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How employee assistance programs can help

Posted by on Feb 9, 2011 in Health, Moneyville | 0 comments

By Sheryl Smolkin

Read this article and comments at Moneyville.ca

Bell Canada has designated today as “Let’s Talk Day” – a key element of their campaign to create a national conversation about mental health in Canada and reduce or eliminate the stigma attached to mental illness.

Olympic medalist Clara Hughes is  the spokesperson for this initiative and ,for every text message sent and every long distance call made by their customers today, Bell will donate 5 cents to programs dedicated to mental health.

What surprises me in this and other mental health promotions is that there is no mention of the role that Employee Assistance Programs play in maintaining mental health in the workplace. If your employer provides you with a health care plan, chances are they also pay from $2 to $5 a month more in premiums to give you access to an EAP.  Judith Plotkin, a VP at EAP provider Homewood Human Solutions,  says a basic plan tyically gives employees access to counselling by social workers, psychologists, dieticians and other professionals.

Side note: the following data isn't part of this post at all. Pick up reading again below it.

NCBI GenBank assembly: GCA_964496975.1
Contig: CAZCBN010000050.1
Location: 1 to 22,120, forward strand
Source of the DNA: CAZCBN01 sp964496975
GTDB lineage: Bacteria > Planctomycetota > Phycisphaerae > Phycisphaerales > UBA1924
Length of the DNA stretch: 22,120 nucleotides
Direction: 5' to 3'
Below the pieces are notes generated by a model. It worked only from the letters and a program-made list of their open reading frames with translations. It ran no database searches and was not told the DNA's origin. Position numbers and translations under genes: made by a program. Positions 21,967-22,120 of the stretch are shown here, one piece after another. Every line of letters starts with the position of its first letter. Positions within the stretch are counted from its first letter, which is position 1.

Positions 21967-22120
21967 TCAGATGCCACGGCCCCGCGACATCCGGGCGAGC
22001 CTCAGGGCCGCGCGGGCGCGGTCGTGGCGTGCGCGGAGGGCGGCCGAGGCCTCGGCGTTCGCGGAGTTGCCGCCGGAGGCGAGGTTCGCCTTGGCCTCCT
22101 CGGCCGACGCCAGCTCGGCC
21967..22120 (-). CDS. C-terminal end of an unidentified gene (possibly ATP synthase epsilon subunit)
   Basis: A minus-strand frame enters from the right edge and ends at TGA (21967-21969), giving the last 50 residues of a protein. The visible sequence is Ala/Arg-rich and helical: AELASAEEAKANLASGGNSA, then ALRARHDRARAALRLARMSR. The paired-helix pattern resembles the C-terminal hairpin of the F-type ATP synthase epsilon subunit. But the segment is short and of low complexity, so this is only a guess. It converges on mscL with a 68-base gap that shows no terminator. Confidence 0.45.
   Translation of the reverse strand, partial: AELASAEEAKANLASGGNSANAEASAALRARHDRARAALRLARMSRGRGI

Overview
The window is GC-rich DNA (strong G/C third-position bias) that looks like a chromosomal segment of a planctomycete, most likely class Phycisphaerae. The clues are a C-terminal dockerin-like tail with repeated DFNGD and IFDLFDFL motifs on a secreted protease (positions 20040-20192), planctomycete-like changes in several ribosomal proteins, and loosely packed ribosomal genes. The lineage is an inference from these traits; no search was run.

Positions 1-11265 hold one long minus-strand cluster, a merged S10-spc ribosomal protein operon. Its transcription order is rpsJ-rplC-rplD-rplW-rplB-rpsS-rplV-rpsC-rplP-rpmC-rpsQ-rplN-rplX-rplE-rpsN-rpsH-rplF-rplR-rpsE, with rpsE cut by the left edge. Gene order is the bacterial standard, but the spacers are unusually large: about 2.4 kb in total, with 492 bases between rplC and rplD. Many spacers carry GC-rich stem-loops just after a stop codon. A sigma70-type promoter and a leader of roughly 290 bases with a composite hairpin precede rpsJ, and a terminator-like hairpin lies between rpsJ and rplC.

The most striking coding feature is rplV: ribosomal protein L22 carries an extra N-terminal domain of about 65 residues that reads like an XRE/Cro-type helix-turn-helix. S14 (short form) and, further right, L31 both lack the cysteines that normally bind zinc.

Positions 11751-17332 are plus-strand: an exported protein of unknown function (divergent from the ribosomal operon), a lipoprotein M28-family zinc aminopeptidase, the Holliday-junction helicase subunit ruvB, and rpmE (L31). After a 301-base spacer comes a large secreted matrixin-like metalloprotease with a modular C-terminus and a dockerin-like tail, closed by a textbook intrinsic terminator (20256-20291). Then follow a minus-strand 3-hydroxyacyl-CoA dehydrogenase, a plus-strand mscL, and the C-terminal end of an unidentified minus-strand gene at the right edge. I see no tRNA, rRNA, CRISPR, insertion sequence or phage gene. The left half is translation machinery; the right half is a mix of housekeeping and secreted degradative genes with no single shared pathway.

Generally  these plans focus on short term counseling either on the telephone or in person. Plotkin says. Referrals are available in more serious situations, but she explains, “The key is to get in early. The majority have their needs met by the short-term model. Most of us are not going to need years of therapy.”

Employers offer EAPS because they save time and money for the company and the people who work for them. Plotkin agrees there are many excellent community services, but says finding and paying for these resources when you need them is a challenge. “I think employers recognize that life is tough and most of us go through struggles. If you want something that can help your employees remain productive, you put in an EAP.”

In the years when we had small children and big mortgages, I’m sure glad there was a number I could call for help when my family needed it most.

So kudos to Bell for getting a national conversation about mental health started. But let’s not forget the thousands of other public and private employers across the country who “walk the talk” every day, by giving their employees access to professional help through their EAP programs.

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